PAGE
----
The first registration deadline under REACH on 30 November 2010 applied to substances manufactured or imported at 1000 tonnes or more per year. The registrations of nanomaterials in this tonnage band will help to generate more information useful for the assessment of risks. The next registration deadline is on 31 May 2013 and applies to substances manufactured or imported at or above 100 tonnes per year. The European Chemicals Agency (ECHA) receives the registrations and the Agency plays a central role in the collection, evaluation and dissemination of information on substances and preparations, including nanomaterials.
Nanomaterials that fulfil the criteria for classification as hazardous under Regulation 1272/2008 on classification, labelling and packaging (CLP) of substances and mixtures must be classified and labelled. This applies to nanomaterials as substances in their own right, or nanomaterials as special forms of the substance. Many of the related provisions, including safety data sheets and classification and labelling apply already today, independently of the tonnage in which the substances are manufactured or imported. Substances, including nanomaterials, meeting the classification criteria as hazardous should have been notified to ECHA by 3 January 2011. Any further update to the classification must also be notified without undue delay. ECHA has made a classification and labelling inventory.
The European Chemicals Agency's (ECHA) REACH Technical Guidance Documents until recently gave no specific guidance concerning nanomaterials. There was a technical manual on how to include information on nanomaterial in a IUCLID dossier which is an integral part of every REACH registration. This manual describes possibilities and best practices to include nanomaterials and to structure the available nanomaterial information. The latter is particularly important when nanomaterials are additional forms of a substance rather than substances in their own right. Further guidance on the clarification and elaboration of the REACH information requirements and the Chemical Safety Assessment in case of nanomaterials is needed as registration dossiers for nanomaterials must be prepared or updated by companies and reviewed by ECHA. Work in the scientific community as well as in international organisations has been ongoing for almost a decade on methodologies for assessing risks associated with nanomaterials. On this basis the Commission launched a comprehensive REACH Implementation Project on Nanomaterials (RIPoN) in 2009 to provide advice on key aspects of the implementation of REACH with regard to nanomaterials concerning Information Requirements and Chemical Safety Assessment. The two final reports are available here:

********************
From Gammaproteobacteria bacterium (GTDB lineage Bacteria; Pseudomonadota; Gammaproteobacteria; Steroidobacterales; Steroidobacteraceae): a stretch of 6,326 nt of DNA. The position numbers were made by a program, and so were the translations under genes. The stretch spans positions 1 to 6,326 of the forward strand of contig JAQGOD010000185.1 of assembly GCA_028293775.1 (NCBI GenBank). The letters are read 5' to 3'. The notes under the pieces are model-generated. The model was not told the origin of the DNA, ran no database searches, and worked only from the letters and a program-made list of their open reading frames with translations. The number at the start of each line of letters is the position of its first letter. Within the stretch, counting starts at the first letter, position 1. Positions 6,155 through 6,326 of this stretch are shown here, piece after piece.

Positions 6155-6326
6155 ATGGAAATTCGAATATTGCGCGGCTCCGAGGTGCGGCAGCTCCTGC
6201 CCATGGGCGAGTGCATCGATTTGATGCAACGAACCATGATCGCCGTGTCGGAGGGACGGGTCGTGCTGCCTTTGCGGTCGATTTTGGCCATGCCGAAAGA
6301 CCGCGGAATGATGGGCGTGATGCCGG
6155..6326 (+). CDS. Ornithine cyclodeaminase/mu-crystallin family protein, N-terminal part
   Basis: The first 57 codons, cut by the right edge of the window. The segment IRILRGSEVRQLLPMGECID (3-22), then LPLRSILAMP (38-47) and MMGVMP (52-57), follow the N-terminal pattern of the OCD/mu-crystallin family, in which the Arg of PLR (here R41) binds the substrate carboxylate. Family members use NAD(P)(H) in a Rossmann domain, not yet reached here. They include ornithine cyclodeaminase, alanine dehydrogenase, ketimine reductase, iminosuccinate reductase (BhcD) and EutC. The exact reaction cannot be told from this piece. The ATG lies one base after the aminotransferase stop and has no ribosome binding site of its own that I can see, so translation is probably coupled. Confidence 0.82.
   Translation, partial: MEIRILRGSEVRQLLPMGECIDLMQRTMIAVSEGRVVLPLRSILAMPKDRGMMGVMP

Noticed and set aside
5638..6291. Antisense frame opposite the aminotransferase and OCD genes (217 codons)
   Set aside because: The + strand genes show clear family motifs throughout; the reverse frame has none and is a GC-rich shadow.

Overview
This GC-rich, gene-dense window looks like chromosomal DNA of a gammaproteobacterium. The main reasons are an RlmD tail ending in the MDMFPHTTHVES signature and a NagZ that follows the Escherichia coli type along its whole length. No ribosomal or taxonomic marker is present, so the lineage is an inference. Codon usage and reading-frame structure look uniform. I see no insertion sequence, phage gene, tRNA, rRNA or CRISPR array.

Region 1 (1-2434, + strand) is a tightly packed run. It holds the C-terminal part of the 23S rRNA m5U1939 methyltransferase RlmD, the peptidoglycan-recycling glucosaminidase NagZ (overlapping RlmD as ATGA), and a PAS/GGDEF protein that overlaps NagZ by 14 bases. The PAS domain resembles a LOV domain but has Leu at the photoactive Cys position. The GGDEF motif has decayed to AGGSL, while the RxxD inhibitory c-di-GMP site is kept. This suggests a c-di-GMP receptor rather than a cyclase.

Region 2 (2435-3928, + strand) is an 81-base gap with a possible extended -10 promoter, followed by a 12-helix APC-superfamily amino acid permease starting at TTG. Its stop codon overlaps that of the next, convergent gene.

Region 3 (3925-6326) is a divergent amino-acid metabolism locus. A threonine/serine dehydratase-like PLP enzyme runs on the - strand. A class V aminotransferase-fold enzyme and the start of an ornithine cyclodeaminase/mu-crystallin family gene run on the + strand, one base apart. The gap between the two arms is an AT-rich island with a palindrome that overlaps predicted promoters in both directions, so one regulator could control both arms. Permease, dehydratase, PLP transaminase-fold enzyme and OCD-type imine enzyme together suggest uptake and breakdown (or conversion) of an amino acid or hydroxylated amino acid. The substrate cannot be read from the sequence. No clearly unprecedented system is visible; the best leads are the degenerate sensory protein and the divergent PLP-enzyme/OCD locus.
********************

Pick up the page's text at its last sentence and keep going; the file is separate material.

RIPON2 : Information Requirements
RIPON3 : Chemical Safety Assessment
Based on the scientific and technical state of the art recommendations in these reports ECHA on 30 April 2012 published three new appendices, updating Chapters R.7a, R.7b and R.7c of the Guidance on Information Requirements and Chemical Safety Assessment (IR & CSA). These three new appendices are recommendations for registering nanomaterials.
A third report of the RIPoN project relates to Substance Identity. The final report is available but as it was not possible to reach consensus amongst the experts on the recommendations, further work of the Commission, in collaboration with CARACAL, is required before recommendations can be forwarded to ECHA.here. Task II commenced in February 2012 focusing on assessing potential economic and environmental consequences of the technical proposals made in Task I (see Final Report Task II here).
In close co-operation with the CARACAL subgroup on nanomaterials ("CASG Nano", composed of Member States and stakeholder experts) the Commission prepares advice on how to manage nanomaterials in accordance with REACH and the CLP Regulation. The first paper "Nanomaterials in REACH" provides an overview of how the provisions of REACH apply to nanomaterials. The second paper, Classification, Labelling and Packaging of Nanomaterials in REACH and CLP, focuses on the classification of nanomaterials in accordance with REACH and particularly the CLP Regulation. Additional papers are planned on registration, communication in the supply chain and substance identification. These papers can be considered as a preliminary advice and will be used by ECHA in their further work on relevant guidance documents in conjunction with the detailed RIPoN reports.
DG Environment commissioned this study on the 'Development of an inventory for consumer products containing nanomaterials' which was taken forward by the Rijksinstituut voor Volksgezondheid en Milieu (RIVM) throughout the course of 2011. (The report does not necessarily constitute the views of the European Commission)
The report covers technical aspects of developing a methodology to identify such products on the market. It also examines the challenges associated with the development of a database - including both searchability and technical IT issues - and discusses other issues of relevance, such as ongoing maintenance.
Recommendations are presented on how to set up a comprehensive database, and on those relevant organisational and practical issues that would accompany potential implementation.